An environmental issue about landfills is the landfill gas they invariably produce. Landfill gas is largely methane, and methane is a very potent greenhouse gas with 20x or more the greenhouse effect than carbon dioxide. There are many projects underway to mitigate methane production from landfills. On Nov 2, 2009 Waste Management Inc and the Linde Group announced a demonstration plant to convert landfill gas to Liquified Natural Gas (LNG), and they are using this LNG as fuel in their trucks. The facility is the world’s largest landfill gas (LFG) to liquefied natural gas (LNG) plant.
Landfill gas comes from the natural decomposition of biomass in landfills. The biomass ranges from kitchen waste to paper and any other biological material that makes its way into the landfills. Methane is a natural byproduct of such decomposition. There are over 1700 landfills in the U.S., 477 of which are owned by Waste Management Inc. The EPA has estimated the gas emitted by all those landfills could generate well over 2 gigawatts of electricity, if it were captured and burned in electric plants. It’s known that when landfill gas is burned its toxicity is greatly reduced, but it still results in carbon dioxide emissions. The gain is that carbon dioxide is a far less virulent greenhouse gas than is methane. Additionally converting landfill gas to a fuel can displace use of fossil fuels resulting in other environmental gains.
The new plant, at the Altamont Landfill near Livermore, was built and operated by Linde in cooperation with Waste Management. They have produced 200,000 gallons of LNG fuel since September and expect the plant to produce 13,000 gallons per day, enough to fuel all of Waste Managements trucks in California.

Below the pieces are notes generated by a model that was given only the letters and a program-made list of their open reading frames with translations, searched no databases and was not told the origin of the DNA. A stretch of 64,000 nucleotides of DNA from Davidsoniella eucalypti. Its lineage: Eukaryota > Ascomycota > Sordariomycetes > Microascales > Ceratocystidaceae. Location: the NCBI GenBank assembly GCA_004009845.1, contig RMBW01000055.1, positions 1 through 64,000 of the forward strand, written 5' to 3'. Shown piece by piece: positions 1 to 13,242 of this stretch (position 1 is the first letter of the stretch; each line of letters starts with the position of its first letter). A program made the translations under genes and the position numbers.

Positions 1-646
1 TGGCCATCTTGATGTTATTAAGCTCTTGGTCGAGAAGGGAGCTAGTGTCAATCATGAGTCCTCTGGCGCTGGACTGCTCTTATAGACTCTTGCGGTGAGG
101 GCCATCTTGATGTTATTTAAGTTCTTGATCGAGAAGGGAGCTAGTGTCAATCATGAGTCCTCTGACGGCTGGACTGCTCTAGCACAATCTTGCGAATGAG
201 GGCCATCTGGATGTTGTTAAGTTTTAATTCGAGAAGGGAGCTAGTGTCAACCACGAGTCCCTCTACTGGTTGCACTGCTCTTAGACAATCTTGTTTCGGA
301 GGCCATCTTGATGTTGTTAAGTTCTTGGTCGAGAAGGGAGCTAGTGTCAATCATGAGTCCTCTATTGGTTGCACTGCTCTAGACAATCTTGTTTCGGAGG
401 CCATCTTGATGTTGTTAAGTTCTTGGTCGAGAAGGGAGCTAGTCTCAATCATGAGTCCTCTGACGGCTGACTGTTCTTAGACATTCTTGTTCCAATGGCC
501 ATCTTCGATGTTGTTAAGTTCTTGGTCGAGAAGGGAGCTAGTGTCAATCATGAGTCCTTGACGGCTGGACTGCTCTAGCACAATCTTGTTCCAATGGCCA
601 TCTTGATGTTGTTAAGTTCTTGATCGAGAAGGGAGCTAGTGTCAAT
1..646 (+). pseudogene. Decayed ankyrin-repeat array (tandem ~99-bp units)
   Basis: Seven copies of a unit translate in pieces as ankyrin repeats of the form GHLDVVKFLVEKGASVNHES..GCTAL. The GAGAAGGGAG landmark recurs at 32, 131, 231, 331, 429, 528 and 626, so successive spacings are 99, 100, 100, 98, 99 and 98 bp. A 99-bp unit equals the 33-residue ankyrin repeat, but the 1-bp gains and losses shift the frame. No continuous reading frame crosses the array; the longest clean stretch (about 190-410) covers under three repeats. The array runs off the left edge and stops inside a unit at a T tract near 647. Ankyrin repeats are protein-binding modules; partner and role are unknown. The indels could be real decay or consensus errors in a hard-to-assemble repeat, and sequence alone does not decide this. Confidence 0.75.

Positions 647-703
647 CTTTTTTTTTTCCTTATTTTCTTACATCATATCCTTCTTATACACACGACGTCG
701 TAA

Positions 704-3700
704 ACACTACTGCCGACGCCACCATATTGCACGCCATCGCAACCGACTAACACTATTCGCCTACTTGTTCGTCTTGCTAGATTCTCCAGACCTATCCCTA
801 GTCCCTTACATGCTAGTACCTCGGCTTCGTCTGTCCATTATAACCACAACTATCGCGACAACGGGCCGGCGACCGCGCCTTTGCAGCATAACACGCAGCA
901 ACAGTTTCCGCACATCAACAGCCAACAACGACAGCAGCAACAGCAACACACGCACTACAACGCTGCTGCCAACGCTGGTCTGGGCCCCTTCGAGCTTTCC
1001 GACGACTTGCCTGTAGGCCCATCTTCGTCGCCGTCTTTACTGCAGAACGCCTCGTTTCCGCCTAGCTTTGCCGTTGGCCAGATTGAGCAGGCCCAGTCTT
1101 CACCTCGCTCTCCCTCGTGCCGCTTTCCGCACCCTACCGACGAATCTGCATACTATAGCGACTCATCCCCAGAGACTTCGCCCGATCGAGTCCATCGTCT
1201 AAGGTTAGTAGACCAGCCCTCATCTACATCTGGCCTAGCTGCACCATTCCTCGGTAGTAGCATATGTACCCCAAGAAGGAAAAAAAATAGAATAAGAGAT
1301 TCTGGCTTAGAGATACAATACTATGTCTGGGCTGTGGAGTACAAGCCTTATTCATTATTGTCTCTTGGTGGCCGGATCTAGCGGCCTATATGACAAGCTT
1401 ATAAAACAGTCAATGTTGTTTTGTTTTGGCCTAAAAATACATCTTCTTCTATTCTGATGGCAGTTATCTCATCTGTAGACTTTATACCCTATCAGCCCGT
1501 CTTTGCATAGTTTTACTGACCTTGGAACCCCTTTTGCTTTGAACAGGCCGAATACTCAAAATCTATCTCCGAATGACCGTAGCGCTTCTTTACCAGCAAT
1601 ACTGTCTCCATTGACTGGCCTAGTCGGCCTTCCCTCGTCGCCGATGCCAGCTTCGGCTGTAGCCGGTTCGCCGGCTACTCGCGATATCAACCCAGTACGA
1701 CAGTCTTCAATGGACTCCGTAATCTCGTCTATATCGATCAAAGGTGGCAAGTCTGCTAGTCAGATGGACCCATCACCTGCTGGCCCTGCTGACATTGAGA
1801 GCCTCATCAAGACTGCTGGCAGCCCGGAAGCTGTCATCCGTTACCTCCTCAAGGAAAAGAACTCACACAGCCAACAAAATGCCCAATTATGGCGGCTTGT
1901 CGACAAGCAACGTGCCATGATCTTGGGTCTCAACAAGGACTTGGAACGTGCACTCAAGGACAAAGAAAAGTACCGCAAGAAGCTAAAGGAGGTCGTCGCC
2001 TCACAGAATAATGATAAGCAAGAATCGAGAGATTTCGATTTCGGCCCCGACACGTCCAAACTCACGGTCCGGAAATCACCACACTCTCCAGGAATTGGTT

This plant fits with two of the Governor Schwarzenegger’s environmental directives: the Bioenergy Action Plan, which seeks to advance the use and market development of biomass as a transportation fuel, and Executive Order S-3-05, which aims to reduce the state’s greenhouse gas emissions by 25 percent by 2020. Four California agencies contributed to the cost of the project. These include the California Integrated Waste Management Board, the California Air Resources Board, the California Energy Commission and the South Coast Air Quality Management District.
“As California continues to move forward with its nation-leading policies to fight global warming, we need a diverse, dependable and environmentally sound mix of energy supplies to meet the needs of our people and our economy,” said Governor Schwarzenegger. “I am pleased to see the market responding as California continues to attract and grow more clean-tech and green-tech businesses and projects just like this LNG facility that will provide consumers with a cleaner-burning, alternative fuel source.”
As noted in the TechnoSanity Podcast, a 2003 report from the NRDC claims landfill gas projects like this are a secondary priority. The NRDC report suggests it would be better to divert the biomass from being put into the landfill in the first place. There are more efficient ways to biodigest the biomass than in a landfill. However the practical consideration is the two problems of separating biomass-waste the rest of the trash stream, and the existing landfills which are all producing landfill gas.
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